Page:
Arkham Origins : A Harrowing Tale For Those In The Know

by on 02/11/2013
 

It was a very nervous drive home last Friday. As I left work I was suddenly hit with the realization that the package may not have come. The package in question?  The Arkham Origins Collector’s edition. This bells-and-whistles-edition has been high on my wishlist since I finished Arkham City, and although I was quite publicly annoyed (see last week’s podcast) at the hike in price for less content, I was still nevertheless excited. I drove home like a meth addict- badly and smiling.Batman was waiting for me.

"Michael, fix this window"

“Michael, fix this window”

I dibsed AO for review months ago, and was excitedly drafting a cute 500 word number that poked fun at a game that seemed like another slice of the Arkham City pie .This all changed, however, after a few hours play when The Incident happened. After what this game has done to me, I feel a lengthier blog post is more appropriate. I have quite a bit to say, so I will compartmentalise into three sections: a review, The Incident and the aftermath.

 

The Review:

Upon the first few hours of playing Origins I was fairly underwhelmed: it was just more of the same, to the point where I started the game with no hints a’ la Cities’ New Game Plus mode. The combat structure was pretty much the same and the story was fairly captivating. This however changed after the fight with Deathstroke. This boss battle was unlike any other Arkham boss battle I had ever seen; you were required to fight with patience and channelled bursts of aggression. In short, It made you think like a martial artist.After The Incident, the game began to elevate itself to levels above what I could ever have comphrehended. Simply put- the game is beautiful. Arkham Origins has done what very few prequels manage: they keep it fresh, while retaining a sense of the past. I won’t give away the plot, but quite frankly you won’t be expecting the Joker, or many of the other characters included. The game completely  rearranges the Bats/Joker relationship, allowing the player to understand how the Joker sees Bats, and the nature of his super/in sanity.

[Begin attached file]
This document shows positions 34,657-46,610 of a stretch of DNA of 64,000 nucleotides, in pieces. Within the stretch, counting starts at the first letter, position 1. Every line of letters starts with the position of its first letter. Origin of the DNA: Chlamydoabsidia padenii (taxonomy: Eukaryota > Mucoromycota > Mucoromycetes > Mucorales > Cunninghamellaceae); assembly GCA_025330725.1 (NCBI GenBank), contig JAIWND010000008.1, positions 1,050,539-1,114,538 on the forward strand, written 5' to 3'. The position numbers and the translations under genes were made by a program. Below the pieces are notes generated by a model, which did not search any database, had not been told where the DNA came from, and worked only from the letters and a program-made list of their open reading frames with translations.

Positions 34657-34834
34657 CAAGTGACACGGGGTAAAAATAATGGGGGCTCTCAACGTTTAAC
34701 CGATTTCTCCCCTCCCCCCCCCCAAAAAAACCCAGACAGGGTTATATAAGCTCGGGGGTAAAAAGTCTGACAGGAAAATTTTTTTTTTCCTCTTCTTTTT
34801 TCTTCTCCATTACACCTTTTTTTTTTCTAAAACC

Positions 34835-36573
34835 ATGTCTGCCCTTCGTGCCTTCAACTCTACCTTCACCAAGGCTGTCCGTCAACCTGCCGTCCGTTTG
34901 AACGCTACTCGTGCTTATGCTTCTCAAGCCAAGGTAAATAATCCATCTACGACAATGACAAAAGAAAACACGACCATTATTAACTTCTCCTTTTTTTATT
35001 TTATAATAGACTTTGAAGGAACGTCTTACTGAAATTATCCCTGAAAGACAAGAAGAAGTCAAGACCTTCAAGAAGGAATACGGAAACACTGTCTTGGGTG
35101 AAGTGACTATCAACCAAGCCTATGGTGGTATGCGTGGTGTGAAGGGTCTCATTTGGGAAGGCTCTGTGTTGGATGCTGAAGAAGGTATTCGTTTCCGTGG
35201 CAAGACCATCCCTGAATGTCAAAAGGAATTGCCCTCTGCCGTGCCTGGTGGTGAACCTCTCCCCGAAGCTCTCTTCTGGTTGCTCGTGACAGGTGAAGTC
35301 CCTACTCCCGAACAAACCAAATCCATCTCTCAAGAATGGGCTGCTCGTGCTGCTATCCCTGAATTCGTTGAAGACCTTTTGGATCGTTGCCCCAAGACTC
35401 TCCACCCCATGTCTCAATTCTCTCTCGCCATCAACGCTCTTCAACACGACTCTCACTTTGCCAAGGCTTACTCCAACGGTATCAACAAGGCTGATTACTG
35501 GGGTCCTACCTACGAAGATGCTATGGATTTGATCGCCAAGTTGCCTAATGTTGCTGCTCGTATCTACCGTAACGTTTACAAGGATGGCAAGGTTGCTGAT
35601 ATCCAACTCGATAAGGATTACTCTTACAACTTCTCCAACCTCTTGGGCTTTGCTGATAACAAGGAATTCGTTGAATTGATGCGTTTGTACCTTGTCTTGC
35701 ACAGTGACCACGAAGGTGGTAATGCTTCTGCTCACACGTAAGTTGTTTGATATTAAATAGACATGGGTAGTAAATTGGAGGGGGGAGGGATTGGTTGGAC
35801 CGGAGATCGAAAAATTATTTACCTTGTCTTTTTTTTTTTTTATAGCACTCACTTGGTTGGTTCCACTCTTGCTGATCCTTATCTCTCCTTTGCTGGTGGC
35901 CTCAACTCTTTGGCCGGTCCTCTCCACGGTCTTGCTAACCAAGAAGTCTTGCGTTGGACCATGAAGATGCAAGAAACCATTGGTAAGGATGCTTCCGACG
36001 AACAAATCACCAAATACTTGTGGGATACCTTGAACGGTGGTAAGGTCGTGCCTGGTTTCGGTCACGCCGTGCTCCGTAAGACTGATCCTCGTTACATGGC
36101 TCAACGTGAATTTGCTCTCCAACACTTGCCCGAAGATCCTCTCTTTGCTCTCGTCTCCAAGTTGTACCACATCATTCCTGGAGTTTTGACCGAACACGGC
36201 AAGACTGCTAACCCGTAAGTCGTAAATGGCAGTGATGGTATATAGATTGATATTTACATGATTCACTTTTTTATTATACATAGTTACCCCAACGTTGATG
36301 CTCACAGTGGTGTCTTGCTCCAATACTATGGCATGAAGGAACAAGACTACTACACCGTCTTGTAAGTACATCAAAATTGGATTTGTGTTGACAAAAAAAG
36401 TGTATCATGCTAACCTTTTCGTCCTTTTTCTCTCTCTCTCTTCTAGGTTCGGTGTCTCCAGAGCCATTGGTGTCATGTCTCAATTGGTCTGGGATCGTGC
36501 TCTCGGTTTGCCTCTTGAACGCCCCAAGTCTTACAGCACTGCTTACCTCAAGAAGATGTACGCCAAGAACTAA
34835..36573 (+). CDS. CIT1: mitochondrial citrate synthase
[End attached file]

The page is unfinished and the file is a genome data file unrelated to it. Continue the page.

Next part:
The game plays wonderfully and should be experienced by everyone… well, everyone over the age of 18. Shit gets dark.

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Pictured: The dark.

The Incident: ( SPOILERS+ TRIGGER WARNING)

After emerging from some sewer-based antics I was greeted by 3 rabbit-masked gentlemen, singing an invitation to me from a fellow named Jervis Tetch. I was informed that he would be waiting for me at the hat shop in the Bowery. So naturally I made my way, gliding through the city when suddenly Alfred informs me that it’s Christmas day. We exchange a Merry Christmas and I’m suddenly hit with a pang of loneliness: here is a man just trying to make up for the loss of people he loved, he doesn’t even have time for Christmas. But it doesn’t stop there.

The level itself plays out like the scarecrow levels of old; trippy and mostly 2D. Your objective is to rescue “Alice” from The Hatter. Suffice to say I took this level with ease. I made my way to the top of a “clock tower” where I confronted Tetch. He was knelt behind Alice with a knife to her throat-if I moved she’d be for it. A quick reverse batarang saw him off and he lay unconscious. I moved over to “Alice” (credited as only “Kidnapped Girl”) and told her that Gotham City Police would be on their way and everything would be alright. Her response was unsettling:

“No. No it won’t ever be alright”

She then drew herself in close, and began to cry. Sob, in fact.

In the utterly stunning Arkham Asylum graphic by Morrison and McKean the reader is treated to some of the darkest depictions of Batman’s rogues gallery ever seen. Up until this point, the Mad Hatter was a character with an obsession for Alice in Wonderland and thought-controlling hats. This iteration however had a much, much darker turn. We meet a Jervis Tetch obsessed with “little dolls” that he found beautiful, especially girls.